Date: Tue, 1 Jan 2008 04:59:28 0800
ReplyTo: JianAn Lu <loginon@GMAIL.COM>
Sender: "SAS(r) Discussion" <SASL@LISTSERV.UGA.EDU>
From: JianAn Lu <loginon@GMAIL.COM>
Organization: http://groups.google.com
Subject: Re: Regression where dependent variable has an upperbound
ContentType: text/plain; charset=ISO88591
On Jan 1, 5:10 am, liuwen...@GMAIL.COM (Wensui Liu) wrote:
> Mary,
> for the simplest case, what i learned from stat101 is that
> yhat = yx = x'b, where y = yhat + e and e ~ normal() such that E(e) = 0
>
> however, per your sas code in the email, the my takehome message is that
> y = yhat + max(e, 0)
> which i don't know how to solve it mathematically.
>
> just my $0.02.
>
> On Dec 31, 2007 3:11 PM, Mary <mlhow...@avalon.net> wrote:
>
>
>
>
>
> > Xu Zeng,
>
> > Is it really necessary to do this within the logistic regression procedure? Why couldn't you save the predicted values, merge them to the actual values, and then in a data step adjust any values that are over the owed amount to the owed amount, like this?
>
> > data new;
> > /* merge {predicted and actual } */
>
> > if predicted_owed_amount > actual_owed_amount then
> > do;
> > predicted_owed_amount=actual_owed_amount;
> > end;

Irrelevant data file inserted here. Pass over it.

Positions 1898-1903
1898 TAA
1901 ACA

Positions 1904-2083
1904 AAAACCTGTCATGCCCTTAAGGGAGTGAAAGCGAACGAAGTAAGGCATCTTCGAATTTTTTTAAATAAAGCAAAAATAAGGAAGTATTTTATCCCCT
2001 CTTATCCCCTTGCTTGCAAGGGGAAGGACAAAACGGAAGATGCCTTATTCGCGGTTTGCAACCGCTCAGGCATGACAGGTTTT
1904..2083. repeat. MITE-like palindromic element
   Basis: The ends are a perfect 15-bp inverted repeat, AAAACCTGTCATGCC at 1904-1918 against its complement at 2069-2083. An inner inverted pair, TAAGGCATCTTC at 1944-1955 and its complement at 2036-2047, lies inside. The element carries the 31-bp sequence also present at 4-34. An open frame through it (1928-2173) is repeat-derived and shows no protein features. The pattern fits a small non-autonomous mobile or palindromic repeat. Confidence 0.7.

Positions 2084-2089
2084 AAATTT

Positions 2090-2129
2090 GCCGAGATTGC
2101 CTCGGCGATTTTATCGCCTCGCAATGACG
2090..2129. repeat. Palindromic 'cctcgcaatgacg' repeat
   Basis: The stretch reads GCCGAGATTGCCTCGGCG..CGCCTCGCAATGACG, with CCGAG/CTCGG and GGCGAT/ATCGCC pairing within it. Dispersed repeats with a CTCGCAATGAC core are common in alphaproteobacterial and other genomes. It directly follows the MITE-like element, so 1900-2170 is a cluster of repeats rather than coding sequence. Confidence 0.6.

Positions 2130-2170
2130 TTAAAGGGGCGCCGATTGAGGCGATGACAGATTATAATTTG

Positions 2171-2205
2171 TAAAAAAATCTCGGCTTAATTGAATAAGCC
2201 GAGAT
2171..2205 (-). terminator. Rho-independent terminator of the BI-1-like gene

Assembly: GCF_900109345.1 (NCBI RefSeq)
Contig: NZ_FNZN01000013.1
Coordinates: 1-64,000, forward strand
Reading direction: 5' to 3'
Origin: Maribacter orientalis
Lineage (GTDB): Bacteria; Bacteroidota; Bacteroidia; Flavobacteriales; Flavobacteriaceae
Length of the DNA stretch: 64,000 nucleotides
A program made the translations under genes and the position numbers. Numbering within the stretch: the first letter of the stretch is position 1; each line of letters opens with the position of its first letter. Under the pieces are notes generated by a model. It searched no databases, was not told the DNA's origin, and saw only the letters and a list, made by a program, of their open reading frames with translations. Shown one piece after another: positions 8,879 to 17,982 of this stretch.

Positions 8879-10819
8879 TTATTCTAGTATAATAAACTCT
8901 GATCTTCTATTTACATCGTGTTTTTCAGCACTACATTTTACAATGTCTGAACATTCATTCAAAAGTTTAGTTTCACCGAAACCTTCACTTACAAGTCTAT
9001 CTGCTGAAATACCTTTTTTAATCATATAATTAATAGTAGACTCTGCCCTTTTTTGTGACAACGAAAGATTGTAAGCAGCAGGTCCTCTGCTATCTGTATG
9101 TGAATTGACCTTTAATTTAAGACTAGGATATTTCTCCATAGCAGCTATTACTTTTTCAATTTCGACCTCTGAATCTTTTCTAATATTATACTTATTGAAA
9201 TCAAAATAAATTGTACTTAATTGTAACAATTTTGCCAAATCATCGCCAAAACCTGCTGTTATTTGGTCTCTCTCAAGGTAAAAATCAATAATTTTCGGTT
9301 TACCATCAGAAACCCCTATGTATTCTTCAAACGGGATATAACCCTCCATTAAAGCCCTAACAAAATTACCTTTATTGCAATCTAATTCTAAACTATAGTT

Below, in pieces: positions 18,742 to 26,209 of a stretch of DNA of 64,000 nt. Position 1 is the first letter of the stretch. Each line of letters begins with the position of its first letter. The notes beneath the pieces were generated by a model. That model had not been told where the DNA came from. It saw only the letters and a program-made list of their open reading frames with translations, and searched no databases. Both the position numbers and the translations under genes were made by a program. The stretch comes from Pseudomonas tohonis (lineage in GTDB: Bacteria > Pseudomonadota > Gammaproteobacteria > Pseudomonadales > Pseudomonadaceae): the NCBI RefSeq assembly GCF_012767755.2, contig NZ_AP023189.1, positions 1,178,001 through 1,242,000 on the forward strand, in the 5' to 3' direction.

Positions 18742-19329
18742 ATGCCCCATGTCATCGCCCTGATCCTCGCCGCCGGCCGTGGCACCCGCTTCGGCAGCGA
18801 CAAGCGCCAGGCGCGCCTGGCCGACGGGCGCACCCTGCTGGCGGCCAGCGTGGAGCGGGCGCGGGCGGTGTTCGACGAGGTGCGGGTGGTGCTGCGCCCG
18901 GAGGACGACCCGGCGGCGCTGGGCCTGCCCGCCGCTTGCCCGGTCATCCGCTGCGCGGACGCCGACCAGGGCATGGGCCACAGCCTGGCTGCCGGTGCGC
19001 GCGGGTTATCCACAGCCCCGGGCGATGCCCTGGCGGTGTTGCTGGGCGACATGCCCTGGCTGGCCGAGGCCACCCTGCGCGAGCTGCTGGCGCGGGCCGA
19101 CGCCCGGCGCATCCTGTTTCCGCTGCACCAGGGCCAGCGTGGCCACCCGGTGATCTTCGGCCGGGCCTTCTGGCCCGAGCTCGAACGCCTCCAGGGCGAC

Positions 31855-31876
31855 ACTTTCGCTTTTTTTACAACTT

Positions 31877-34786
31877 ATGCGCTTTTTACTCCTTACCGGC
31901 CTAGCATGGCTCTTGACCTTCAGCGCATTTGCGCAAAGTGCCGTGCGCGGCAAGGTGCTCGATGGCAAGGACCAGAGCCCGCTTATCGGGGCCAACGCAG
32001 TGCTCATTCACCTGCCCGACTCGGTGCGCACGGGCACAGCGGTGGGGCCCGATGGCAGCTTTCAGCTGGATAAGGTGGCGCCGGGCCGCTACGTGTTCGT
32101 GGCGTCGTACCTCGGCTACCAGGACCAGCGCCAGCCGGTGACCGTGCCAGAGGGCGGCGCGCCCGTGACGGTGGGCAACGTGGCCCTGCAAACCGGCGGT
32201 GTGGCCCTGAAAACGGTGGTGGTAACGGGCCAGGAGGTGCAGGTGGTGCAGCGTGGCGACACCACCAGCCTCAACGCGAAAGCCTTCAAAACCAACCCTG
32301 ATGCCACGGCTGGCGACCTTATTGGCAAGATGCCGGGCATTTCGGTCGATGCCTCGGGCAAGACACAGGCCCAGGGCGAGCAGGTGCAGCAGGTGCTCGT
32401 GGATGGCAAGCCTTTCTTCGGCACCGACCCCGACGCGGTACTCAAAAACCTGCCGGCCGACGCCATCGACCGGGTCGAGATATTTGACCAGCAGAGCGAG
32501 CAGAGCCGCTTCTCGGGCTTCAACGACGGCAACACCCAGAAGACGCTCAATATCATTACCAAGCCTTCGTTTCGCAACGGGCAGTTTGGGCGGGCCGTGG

>
> > Mary
> >  Original Message 
> > From: Xu Zeng
> > To: SA...@LISTSERV.UGA.EDU
> > Sent: Friday, December 28, 2007 9:10 AM
> > Subject: Regression where dependent variable has an upperbound
>
> > I am trying to predict dollar amount collected for people who have various
> > debts. But this dependent variable can never exceed the original amount of
> > debt people owe. For example, if someone owes $5000 then the predicted
> > collected $ must be <=5000 (I am not considering interests for simplicity).
>
> > I will definitely use the original owed amount as one of independent
> > variabls and the coefficient of it will be less than 1 (in a linear
> > regression). But I will probably have many other variables, I can't 100%
> > sure that the predicted amount will be less than original debt amount. Of
> > course, I can adjust the prediction at the end, but I would like to know if
> > there is a SAS regression procedure or statistical method that will
> > guarantee the prediction never exceeds the upperbound.
>
> > Your advice and suggestion will be greatly appreciated.
>
> > Thank you very much and happy new year.
>
> 
> ===============================
> WenSui Liu
> Statistical Project Manager
> ChoicePoint Precision Marketing
> (http://spaces.msn.com/statcompute/blog)
> =============================== Hide quoted text 
>
>  Show quoted text 
How about regression on the odds of expected lost: log(expected lost/
(bad debtexpected lost))?